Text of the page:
2

Problem Statement

................................ ................................ ................................ ..

8

Purpose of t he Study

................................ ................................ ...............................

8

Professional Significance of the Study

................................ ................................ ...

9

Guiding Questions

................................ ................................ ................................

10

Key Terms

................................ ................................ ................................ .............

11

Summary

................................ ................................ ................................ ...............

12

CHAPTER 2: LITERATURE REVIEW

................................ ................................ ..........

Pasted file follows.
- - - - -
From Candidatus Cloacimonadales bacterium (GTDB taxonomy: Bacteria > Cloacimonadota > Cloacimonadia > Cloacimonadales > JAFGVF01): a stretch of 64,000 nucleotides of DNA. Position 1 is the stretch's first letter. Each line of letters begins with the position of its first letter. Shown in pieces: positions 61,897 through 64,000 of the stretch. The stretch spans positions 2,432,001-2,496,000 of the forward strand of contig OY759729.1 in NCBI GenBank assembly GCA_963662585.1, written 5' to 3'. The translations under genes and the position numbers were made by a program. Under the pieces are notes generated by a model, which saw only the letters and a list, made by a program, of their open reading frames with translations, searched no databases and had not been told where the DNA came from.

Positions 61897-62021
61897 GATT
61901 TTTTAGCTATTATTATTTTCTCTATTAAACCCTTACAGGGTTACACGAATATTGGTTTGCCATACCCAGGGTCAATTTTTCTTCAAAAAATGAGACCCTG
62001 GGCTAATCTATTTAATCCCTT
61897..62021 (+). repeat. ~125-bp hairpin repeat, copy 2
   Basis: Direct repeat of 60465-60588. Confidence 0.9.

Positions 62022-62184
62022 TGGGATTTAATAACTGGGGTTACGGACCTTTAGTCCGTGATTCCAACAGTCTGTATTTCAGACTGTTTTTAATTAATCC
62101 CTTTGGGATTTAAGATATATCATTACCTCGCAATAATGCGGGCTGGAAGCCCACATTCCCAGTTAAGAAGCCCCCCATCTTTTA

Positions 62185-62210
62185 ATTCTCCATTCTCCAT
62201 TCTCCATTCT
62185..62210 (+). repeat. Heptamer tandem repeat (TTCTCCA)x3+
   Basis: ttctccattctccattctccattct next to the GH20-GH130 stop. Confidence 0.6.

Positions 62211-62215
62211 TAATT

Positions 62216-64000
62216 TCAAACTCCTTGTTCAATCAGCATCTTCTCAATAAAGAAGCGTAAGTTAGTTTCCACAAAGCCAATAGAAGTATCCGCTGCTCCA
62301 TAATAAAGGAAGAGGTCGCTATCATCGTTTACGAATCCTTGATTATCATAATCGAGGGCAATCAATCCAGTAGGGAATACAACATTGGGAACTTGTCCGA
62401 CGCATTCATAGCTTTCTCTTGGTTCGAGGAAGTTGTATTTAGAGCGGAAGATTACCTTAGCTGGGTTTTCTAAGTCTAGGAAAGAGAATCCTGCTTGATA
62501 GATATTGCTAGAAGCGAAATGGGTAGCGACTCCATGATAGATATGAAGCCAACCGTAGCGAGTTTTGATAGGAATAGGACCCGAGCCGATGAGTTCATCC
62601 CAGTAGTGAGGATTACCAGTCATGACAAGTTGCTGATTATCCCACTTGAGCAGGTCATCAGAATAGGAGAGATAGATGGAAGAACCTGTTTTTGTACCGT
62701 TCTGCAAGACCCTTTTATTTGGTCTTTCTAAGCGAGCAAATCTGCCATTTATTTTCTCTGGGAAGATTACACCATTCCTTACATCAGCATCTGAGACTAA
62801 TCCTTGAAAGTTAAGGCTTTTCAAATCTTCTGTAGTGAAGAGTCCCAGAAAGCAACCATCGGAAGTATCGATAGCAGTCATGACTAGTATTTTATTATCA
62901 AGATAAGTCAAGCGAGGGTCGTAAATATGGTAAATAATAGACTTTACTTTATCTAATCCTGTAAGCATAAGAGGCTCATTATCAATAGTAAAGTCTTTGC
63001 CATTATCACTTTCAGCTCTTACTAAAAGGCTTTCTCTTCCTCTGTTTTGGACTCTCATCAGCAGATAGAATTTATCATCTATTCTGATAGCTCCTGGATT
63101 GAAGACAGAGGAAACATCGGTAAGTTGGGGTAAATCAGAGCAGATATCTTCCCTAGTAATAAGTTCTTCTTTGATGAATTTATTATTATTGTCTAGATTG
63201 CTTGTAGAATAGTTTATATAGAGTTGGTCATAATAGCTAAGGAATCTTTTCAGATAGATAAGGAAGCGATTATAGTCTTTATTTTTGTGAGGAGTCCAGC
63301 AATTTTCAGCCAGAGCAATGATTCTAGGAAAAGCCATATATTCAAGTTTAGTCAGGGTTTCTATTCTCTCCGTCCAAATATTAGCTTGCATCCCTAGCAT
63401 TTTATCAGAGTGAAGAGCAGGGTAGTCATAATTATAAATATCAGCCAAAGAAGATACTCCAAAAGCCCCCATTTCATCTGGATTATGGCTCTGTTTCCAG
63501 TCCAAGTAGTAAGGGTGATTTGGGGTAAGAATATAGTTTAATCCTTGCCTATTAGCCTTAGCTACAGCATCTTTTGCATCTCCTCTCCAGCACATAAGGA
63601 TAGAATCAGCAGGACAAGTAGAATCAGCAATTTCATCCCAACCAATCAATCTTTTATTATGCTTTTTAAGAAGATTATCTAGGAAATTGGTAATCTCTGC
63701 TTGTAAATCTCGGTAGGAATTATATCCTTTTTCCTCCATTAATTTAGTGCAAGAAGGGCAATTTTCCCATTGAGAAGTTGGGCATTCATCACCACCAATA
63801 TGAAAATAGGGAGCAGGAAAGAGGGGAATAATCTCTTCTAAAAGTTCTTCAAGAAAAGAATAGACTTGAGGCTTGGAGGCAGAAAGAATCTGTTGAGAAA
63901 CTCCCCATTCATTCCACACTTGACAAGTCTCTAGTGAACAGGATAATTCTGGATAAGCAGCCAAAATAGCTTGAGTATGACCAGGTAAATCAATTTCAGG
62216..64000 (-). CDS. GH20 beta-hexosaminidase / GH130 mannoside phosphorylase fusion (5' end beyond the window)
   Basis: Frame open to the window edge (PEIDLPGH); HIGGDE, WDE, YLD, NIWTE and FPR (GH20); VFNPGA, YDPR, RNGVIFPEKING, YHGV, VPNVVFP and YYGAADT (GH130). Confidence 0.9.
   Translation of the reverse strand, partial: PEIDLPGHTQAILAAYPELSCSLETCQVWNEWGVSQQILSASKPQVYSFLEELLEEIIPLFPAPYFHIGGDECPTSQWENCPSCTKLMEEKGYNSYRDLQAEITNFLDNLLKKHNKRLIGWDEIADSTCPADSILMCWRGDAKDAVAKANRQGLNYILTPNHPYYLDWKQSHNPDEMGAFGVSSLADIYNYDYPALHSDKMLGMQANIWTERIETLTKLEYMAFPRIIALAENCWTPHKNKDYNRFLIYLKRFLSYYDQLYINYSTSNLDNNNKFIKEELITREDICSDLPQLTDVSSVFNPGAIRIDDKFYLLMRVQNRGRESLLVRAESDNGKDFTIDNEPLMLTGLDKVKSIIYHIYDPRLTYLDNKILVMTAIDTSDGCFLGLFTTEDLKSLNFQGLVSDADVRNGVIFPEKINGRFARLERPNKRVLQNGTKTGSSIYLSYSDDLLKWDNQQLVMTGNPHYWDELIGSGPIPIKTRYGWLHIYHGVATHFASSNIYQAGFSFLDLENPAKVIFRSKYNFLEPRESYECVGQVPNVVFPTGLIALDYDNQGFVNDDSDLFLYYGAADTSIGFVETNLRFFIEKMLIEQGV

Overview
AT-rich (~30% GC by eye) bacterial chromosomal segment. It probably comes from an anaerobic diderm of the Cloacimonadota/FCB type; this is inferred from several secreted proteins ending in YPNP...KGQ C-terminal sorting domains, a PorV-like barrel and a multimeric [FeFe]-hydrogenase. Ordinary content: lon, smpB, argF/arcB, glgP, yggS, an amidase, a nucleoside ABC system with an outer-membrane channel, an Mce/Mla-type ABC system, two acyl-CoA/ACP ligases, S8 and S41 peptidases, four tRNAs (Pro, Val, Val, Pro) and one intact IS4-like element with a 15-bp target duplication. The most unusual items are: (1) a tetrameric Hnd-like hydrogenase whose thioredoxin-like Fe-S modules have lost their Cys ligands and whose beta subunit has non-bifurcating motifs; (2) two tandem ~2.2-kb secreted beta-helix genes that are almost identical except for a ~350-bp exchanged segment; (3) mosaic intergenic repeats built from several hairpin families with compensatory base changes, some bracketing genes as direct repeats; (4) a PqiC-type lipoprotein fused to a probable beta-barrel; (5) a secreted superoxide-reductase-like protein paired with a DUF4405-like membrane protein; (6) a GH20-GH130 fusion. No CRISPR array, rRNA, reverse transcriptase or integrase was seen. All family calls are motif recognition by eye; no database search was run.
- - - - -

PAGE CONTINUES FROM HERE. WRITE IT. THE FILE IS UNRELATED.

13

Looping

................................ ................................ ................................ .................

13

Theoretical Framework

................................ ................................ .........................

14

History of Looping

................................ ................................ ................................

21

Benefits f or the General Classroom

................................ ................................ ......

25

Benefits for Exceptional Students

................................ ................................ .........

37

Challenges for Exceptional Students

................................ ................................ ....

42

Summary and Conclusion

................................ ................................ .....................

43

C HAPTER 3: METHODOLOGY